• Mariah

Learning to Say No

"If it is not a 'Hell Yes!', it is a no." Jen Hatmaker uses this line when she encourages women to go all in. She encourages women to live a life they love and enjoy. But learning to say no is difficult. As a people pleaser, I place my value in serving others and making them happy. I often end up overbooked, stressed and frustrated because saying no, or potentially disappointing someone seems worse than running myself too thin.

I thought that saying yes to everything was beneficial. I thought it made me look more caring, more generous and more dedicated. I thought it would help me get a head at work. I thought it would show my family that I was a strong family member that could be relied on. I thought it would show my friends that I was still the same me, even after getting married, starting a full-time job and having a child. I thought it would show my church that I was a super Christian - dedicated to God and extra spiritual. I thought that pleasing others and saying yes, would cover up my insecurities and my unhappiness with aspects of my life.

The truth was that saying yes to everything made me feel tired, uncared for, resentful and bitter. During the height of my people pleasing season, I would say yes to things out of obligation. I felt I should say yes. I felt that I would be replaced or looked over for saying no. It made me feel like less of an adult and more like a child for not being able to juggle a million commitments. I felt like a bad wife, mom, employee, friend, daughter, sister for not being fully energized, excited and committed to everything I said yes to.

I realized that for my health and my sanity, I needed to learn to say no. I also needed to not feel guilty when I said no. But, when and how do you learn to say no? What happens when you have to say yes? And how do you let go of guilt when you say no?

Learning when to say no:

The first step in learning to say no and not feel guilty about it, is learning when to say no. While I adore Jen's quote, I also realize that there are things in life that I have to say yes to - like when my boss asks me to do a task that is apart of my job description, I need to say yes. Or when dinner is done, and a pile of dirty dishes lays in the sink. Or when my husband needs my help around the house. There are things in life that just need a yes. I think there is a line between doing what needs to be done and abusing your "yes."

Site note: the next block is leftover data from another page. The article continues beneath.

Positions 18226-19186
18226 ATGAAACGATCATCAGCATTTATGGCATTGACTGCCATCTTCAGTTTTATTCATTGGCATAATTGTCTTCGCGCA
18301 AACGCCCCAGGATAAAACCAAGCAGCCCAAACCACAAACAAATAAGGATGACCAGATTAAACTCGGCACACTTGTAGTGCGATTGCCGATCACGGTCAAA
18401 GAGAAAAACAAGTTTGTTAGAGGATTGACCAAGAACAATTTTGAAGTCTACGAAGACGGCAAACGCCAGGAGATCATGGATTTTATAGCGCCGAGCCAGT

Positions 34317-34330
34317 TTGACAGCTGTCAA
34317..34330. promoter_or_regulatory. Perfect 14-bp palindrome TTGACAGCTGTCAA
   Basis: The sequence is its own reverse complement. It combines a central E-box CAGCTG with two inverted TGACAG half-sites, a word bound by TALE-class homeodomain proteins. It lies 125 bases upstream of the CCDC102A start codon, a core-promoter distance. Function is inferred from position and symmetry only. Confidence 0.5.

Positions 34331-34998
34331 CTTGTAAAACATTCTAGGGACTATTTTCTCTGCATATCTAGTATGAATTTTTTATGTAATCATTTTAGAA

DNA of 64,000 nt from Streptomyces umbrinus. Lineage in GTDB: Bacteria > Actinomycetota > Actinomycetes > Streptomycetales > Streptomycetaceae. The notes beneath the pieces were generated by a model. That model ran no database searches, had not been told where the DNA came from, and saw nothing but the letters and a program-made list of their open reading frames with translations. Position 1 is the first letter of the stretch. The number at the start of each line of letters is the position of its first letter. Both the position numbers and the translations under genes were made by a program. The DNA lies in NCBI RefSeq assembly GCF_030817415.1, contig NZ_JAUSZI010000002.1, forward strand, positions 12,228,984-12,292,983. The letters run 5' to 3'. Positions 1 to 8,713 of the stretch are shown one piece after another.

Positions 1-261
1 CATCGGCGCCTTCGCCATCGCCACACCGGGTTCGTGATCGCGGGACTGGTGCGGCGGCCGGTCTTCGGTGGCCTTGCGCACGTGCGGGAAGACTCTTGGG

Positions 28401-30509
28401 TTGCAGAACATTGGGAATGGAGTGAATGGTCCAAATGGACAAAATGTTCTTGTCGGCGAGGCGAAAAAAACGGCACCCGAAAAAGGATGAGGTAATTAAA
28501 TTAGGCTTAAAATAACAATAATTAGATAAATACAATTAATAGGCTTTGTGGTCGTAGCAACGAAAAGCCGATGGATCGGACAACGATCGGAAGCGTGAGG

The first step in learning when to say no, was to identify my feelings toward what was being asked of me. Did it feel like manipulation? Did I feel pressured to say yes, in fear of disappointing someone? Did I feel like I should say yes? Was I already dreading the event or thing I was about to say yes to? If I answered yes to any of those questions, I paused before responding. I would ask myself what would it cost me to to say yes to the request and was I willing to pay that cost.

Sometimes the cost of saying yes is actual monetary value, other times it is your time, many times it is your emotional state. These are all things to consider when deciding if you want to say yes or no to a commitment.

Learning how to say no:

Learning how to say no is just as important and learning when to say no. I was asked to host a table at an event recently. I would need to pay a fee for the table, and recruit a handful of women to attend with me. I would need to be at the event several hours prior to the event to set up and would need to clean up our table after the event. It would have been detrimental to my friendship with the person who asked, if I had blown up on them. I needed to say no in a way that was honoring.

Instead of saying "Absolutely not, I could care less about the event, I do not want to spend my time, money or energy in doing that. Thanks, but bye," I responded with a sincere thank you but that I would not be able to commit to the requirements. I told her I appreciated her thinking of me, but that I was saying no.

Learning to say no, in a definite way, that is not open to questions or misinterpretation allows you to end the conversation. Be aware that some people do not take no for an answer, and may try to manipulate you or persuade you to say yes. When I see this happening, it reconfirms that my no should remain a no. I also use accountability partners for big no's that I feel I might cave on. Remember that you are allowed to say no and that you do not need a reason to say no.

Letting go of the guilt that comes with saying no:

No. It is a complete sentence. Remember that when you say no, you do not need to justify or explain your no. I did not make the switch over night. After realizing that I had over-committed myself, I did not immediately start saying no to commitments. I had to start small. I had to realize that the world did not end when I said no.

I had to learn to let go of the guilt I put on myself for saying no. I had to realize that I was not responsible for other people's happiness. Letting go of the expectation I placed on myself to meet everyone's wants allowed me to start saying no freely. This also allowed me to start saying yes to the things I truly wanted to be apart of. I was able to try new things, be fully present at family events, give of my time generously and take time to rest well.

I know it can be overwhelming and daunting to start saying no and to start taking control of your schedule, but you deserve to live a life that you love. You deserve to live out your dreams without the should've/could've/would've playing on repeat.

I am giving you permission to say no and to say yes freely and with full conviction that you are acting on your own best interests. Your sanity is not worth gambling away by being a people pleasure. I hope that this provided some helpful tools for you as you craft your future and pursue it guilt free!

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